Tuesday, February 26, 2013

Word of the week: “overshare”

Photo by Brookage (Creative Commons)

What are we sharing online? Too much.

“Oversharing” used to refer to celebrities posting on their social media way too much detail about their personal relationships, their dates with other celebrities or newest bulimia techniques. Or about ordinary people blogging stuff that’s just too personal.

But something else is happening: in the last week, I’ve received a number of news releases, announcements and reports that use this word to refer to inadvertently sharing data like love poems to your significant other (real or hoped-for), bank records and even passwords for credit card accounts.

We need to juxtapose that with a new word I just invented: “underprotect.”

Why do we do this?

It's no surprise that
celebrities are the worst
oversharers - that's why they're
With computers and access to the Internet everywhere, all the time, we in the Western world are sharing a lot of information. It’s like we just can’t resist posting our pictures on Facebook and Google+, on flickr and Twitter.

And nearly a quarter of Canadians (and presumably a similar proportion of Americans, too) sent romantic, intimate or sexy photos to their partners for Valentine’s Day, according to the Love, Relationships and Technology report released by McAfee Canada, the company that sells computer security and antivirus software. “Over-sharing has led to privacy leaks and having private/intimate photos become exposed online,” the company’s release states.

Visa, the credit card company, announced yesterday that “a significant number of young Canadians who regularly post personal information on social network sites are putting themselves at unnecessary risk by mirroring similar oversharing behavior offline with their payment card information.”

That’s right: while we (okay, I’m not a “young Canadian” anymore) use the same devices to take and share pictures, compose love messages and send them to our partners, real or hoped-for, and pay bills, check bank accounts and make impulse purchases, most people don’t even bother taking the simplest security measures.

According to McAfee, while 60 percent of Canadians use smartphones to store personal or intimate photos, text or emails — and passwords to their accounts — 41 percent do not even protect the device itself with a password to turn it on.

“As long as I don’t lose my phone/tablet/computer, I don’t have to worry about that,” you might say.

But here’s where the next human characteristic that has to do with information comes into play: we can’t help snooping.

McAfee’s study found that 97 percent of respondents believe their data and revealing photos are safe with their romantic or life partners. However, 45 percent of the people McAfee surveyed admitted to checking out their partners’ emails, bank accounts and social media pages, and 57 percent looked at their bank accounts.

Over 40 percent track their ex-partners on Facebook and Twitter — more than do their current partners.

You can guess what comes next: ten percent of respondents have had their private information leaked without their consent. This includes not just the amateur porn (sorry, “intimate photos”), but things like bank account numbers, email accounts and passwords.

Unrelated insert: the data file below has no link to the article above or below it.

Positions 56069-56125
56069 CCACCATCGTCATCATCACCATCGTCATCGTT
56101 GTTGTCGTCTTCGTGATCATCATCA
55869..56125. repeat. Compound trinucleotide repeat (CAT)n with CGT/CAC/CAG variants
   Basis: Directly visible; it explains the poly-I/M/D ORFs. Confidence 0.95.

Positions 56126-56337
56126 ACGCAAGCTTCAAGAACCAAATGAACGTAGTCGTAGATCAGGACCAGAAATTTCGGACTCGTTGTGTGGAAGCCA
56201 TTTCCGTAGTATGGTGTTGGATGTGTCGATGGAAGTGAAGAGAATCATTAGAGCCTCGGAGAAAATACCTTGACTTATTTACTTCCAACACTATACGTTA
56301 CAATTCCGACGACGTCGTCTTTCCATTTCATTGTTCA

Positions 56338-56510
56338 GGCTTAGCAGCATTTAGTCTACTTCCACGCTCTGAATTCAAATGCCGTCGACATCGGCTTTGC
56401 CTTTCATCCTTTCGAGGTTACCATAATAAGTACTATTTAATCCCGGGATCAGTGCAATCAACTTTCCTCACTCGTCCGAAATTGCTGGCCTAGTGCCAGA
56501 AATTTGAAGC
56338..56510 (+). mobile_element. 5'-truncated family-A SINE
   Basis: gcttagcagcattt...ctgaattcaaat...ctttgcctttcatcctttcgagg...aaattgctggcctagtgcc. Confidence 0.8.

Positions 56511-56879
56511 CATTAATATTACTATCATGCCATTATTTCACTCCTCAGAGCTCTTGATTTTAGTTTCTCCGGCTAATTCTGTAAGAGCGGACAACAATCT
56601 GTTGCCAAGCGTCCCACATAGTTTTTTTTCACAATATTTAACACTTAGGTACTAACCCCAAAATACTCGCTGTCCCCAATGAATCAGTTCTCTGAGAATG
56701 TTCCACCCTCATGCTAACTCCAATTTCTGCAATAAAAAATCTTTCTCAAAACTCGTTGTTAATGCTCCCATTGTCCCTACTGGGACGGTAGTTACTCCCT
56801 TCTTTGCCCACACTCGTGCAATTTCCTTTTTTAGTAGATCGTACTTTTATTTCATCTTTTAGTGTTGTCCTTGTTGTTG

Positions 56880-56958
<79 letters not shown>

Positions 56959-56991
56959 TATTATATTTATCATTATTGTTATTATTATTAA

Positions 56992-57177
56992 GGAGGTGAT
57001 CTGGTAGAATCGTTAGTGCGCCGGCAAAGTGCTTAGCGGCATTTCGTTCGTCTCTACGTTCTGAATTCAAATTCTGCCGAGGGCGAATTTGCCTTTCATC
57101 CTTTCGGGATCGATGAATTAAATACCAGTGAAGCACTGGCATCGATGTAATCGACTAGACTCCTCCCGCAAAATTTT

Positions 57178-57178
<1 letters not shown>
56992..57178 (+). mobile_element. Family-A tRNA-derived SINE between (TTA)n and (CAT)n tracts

Creative Commons
It seems that when you lie to, cheat on and/or break up with a romantic partner, a common response is to publish your sensitive information.

“It can lead to embarrassment, and we have heard of cases where this kind of information enters into divorce proceedings,” says Doug Cook, Director of Sales Engineering with McAfee Canada.

“While they’re in a relationship, people tend to think everything will be wonderful forever. But when relationships end, things can sometimes get very ugly and people can take advantage of their ex-partner’s personal information.”

Cook advises against sharing passwords with anyone, including family members. It may seem harmless, but it exposes you to risk.

Photo-sharing services

Even sharing photos on services like flickr, Picassa and Apple’s Photostream can expose you to danger. “There could be information in a picture that people can use to see, where you live — for example, in a university residence,” says Cook.

Information on the professional social media site LinkedIn can help a fraudster put together enough information about you to send malware or spyware, which could lead to hacking or even penetrating a bank account.

“Sites like iCloud and Picassa a relatively secure, in that you can set various levels of permissions for people to see your photos,” Cook explains. “flickr encourages sharing of photos; by default, it’s open. So you need to be aware of what you’re sharing with family, friends and the world.”

Cook’s top three tips to protect yourself from cyber-stalking:

1. Educate yourself about digital security beyond setting passwords. Make sure you understand what access you are granting to your information, whether it’s data or photos.

2. Practise safe computing: use strong passwords (at least eight characters long, mixing upper- and lower-case letters, numerals and other types of characters) and change them regularly.

3. Invest $30 to $50 in capable digital protection software: firewalls and antivirus protection, and keep it up to date.

“Data that’s on the Internet never goes away,” says Cook. “Once your personal photos or information is out there, it’s there forever. People need to understand what they’re doing before they share information.”

In short, if you must overshare, make sure you don’t underprotect.

1 comment:

  1. My policy is never to send intimate pictures: you never know where they might end up.

    As for identity theft, it can happen to anybody. My dad's identity was stolen and they had signed him for a 300 000$ mortgage. Luckily, they managed to stop the transactions but the person is still loose.